The Art of the Fart

Have you ever heard of Le Pétomane?  The Fartiste?  No?

Ach!  Kids these days! No respect for history!  Heads always on a vid screen, ears always plugged in!  What kind of entertainment is that?  I ask you!

In my day we had talent! We had flair! We had pizzazz! We had The Farting Maniac!

Joseph Pujol discovered, accidentally, that he had very good control of his anal sphincter muscles. At first he used his ability to amuse friends but eventually he went on to international fame. He performed at the legendary Moulin Rouge, headlining, and was the highest paid performer of his time.

An anal-impressionist, Pujol would mimic the gas passed by various people: a bride on her wedding night (and then again on the morning after), a mother-in-law, a merchant ripping fabric, a man in a bathtub, etc. He had a repertoire of farm animals, cannons, machine guns, and musical instruments. He was said to be able to blow out candles (with the air expelled from his anus, of course) at a distance measured, not in feet, but in yards.

He was not only capable of performing musical compositions, but, using a hose, could play the instruments themselves. He would be joined on stage by his wife and children who would accompany/dance to his performance.

It is said that Le Pétomane was so hysterically funny that the Moulin Rouge actually had medical personnel on hand in case someone in the audience succumbed, and it is rumored to have happened more than once.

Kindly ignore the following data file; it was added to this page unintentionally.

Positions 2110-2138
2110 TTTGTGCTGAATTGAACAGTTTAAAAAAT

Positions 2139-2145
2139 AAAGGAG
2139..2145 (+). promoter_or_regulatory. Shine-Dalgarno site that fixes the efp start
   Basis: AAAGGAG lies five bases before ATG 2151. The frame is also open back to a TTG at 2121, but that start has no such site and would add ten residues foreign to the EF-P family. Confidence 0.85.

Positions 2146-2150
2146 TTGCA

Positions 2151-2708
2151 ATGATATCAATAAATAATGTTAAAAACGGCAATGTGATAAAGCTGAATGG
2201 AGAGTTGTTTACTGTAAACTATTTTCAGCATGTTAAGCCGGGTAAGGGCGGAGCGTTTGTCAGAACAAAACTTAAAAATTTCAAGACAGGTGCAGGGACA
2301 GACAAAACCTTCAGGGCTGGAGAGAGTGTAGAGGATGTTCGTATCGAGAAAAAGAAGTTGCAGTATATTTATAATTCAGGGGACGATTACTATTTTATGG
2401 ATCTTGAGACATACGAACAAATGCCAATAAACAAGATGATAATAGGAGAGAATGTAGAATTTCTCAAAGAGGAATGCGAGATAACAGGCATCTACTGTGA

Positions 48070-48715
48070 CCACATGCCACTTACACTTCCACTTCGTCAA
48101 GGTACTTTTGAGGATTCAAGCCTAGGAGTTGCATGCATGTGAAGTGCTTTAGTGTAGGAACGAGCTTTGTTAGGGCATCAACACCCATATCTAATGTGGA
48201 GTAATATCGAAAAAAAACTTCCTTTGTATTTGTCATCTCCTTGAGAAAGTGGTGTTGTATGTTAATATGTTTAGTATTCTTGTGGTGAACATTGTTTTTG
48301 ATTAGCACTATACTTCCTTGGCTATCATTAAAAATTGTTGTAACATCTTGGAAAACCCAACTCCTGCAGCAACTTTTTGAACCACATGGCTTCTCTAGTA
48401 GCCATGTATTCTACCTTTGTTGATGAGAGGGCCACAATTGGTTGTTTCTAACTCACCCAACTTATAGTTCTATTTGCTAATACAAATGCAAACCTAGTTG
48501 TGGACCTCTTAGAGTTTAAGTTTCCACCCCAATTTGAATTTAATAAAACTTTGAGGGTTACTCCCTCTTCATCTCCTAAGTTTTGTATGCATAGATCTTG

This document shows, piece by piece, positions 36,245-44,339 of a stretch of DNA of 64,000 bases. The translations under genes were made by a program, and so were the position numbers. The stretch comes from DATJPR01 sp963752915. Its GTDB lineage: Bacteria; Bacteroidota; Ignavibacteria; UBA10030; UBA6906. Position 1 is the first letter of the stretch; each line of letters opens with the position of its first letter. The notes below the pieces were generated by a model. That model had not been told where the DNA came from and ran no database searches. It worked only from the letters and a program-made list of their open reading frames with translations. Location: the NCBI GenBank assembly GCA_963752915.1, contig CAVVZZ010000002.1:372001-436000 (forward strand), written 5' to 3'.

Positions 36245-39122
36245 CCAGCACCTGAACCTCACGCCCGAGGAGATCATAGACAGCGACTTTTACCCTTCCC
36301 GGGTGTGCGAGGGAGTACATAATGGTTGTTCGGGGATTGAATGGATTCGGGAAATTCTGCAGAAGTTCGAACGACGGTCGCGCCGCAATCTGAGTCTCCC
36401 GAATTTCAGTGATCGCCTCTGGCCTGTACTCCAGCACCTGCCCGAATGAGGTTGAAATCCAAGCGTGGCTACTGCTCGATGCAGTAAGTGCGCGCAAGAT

A 33 minute 1979 film based on Joseph Pujol’s life, starring Leonard Rossiter, can be seen, in it’s entirety, by following links here at Le Pétomane. It may not be the most accurate history, but it gives you a pretty good idea.  And if you are an old film buff, it is a fun watch.

There is an off-Broadway play, The Fartiste, a musical comedy running in New York.

And if you are interesting in steering your kids towards the Art of Fart, you might want to check out the children’s book The Fartiste, which relates Joseph Pujol’s career pretty well. My kids enjoyed it. More even than Walter the Farting Dog, another great Fartiste. (Although my plush Walter could never be replaced by a Joseph Pujol doll. Er… Action Figure.) (Actually, now that I think about it, if he did the 1812 Overture, he might….)

Yes, in my day, people had a true air of talent! None of this balderdash of being famous just for being famous nonsense! When we said someone was full of hot air we meant it! I just had to clear the air about that.